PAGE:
Among the casualties were a chimpanzee, many monkeys, some lemurs and countless birds.
The sanctuary must decide which animals it can save
After the power went out early Monday, Chavez and her team of 12 sprang to action.
But as temperatures plummeted further, the plan moved from preservation to evacuation.
“I’ve never faced a decision like this,” Chavez told the newspaper. “Having to decide who we can save, depending on the predictability of which animals we can catch.”
It was while mobilizing for transport that the team began to find dead animals.
“Someone asked me how many animals have died. I don’t know yet,” Chavez said. “I know we lost lots of monkeys, lemurs and tropical birds.”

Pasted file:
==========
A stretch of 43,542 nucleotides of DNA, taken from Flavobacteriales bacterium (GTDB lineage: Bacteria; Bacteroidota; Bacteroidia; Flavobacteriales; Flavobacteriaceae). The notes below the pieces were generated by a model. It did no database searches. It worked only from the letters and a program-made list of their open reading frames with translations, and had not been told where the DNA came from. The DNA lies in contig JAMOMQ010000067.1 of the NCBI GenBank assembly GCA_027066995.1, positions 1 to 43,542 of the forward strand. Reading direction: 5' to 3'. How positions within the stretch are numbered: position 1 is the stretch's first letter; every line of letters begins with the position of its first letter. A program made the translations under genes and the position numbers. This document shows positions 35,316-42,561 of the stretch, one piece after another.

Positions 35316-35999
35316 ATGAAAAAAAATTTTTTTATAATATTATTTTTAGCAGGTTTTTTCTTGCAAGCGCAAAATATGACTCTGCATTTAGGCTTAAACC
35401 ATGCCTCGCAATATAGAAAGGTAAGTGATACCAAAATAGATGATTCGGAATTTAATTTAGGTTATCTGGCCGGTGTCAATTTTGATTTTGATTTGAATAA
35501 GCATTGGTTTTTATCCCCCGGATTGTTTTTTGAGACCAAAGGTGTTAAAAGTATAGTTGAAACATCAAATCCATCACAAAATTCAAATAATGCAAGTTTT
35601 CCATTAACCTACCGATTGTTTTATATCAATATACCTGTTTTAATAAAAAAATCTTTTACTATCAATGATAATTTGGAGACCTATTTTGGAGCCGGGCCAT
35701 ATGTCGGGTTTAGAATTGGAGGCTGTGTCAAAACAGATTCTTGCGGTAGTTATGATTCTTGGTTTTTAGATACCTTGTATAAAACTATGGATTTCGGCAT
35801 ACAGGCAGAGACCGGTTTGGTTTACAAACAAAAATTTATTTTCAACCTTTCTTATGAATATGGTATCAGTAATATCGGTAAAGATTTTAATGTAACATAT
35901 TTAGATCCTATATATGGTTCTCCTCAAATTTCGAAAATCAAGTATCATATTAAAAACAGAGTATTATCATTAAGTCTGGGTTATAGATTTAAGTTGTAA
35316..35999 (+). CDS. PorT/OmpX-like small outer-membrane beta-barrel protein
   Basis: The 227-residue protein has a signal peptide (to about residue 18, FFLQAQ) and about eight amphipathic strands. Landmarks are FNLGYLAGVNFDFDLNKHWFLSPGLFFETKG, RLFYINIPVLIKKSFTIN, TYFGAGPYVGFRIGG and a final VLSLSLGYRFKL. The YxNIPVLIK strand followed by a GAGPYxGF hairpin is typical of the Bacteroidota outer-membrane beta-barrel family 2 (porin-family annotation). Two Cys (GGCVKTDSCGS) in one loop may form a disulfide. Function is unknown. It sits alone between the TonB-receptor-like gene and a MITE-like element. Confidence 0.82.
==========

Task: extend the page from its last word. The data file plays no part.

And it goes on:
Still, many of the sanctuary’s residents were evacuated.
Some went to the San Antonio Zoo and a sanctuary near the Oklahoma border. Others went to the homes of volunteers.
The freeze, and the tragedies, continue
The storm sweeping Texas is dangerous not only for its cold temperatures, but for the length of the cold without reprieve.
Continuous freezing temperatures don’t allow houses and buildings to warm up naturally, and without power, Texans are forced to improvise for warmth.
Tragedies continue and death tolls rise as the state braces for more extreme weather.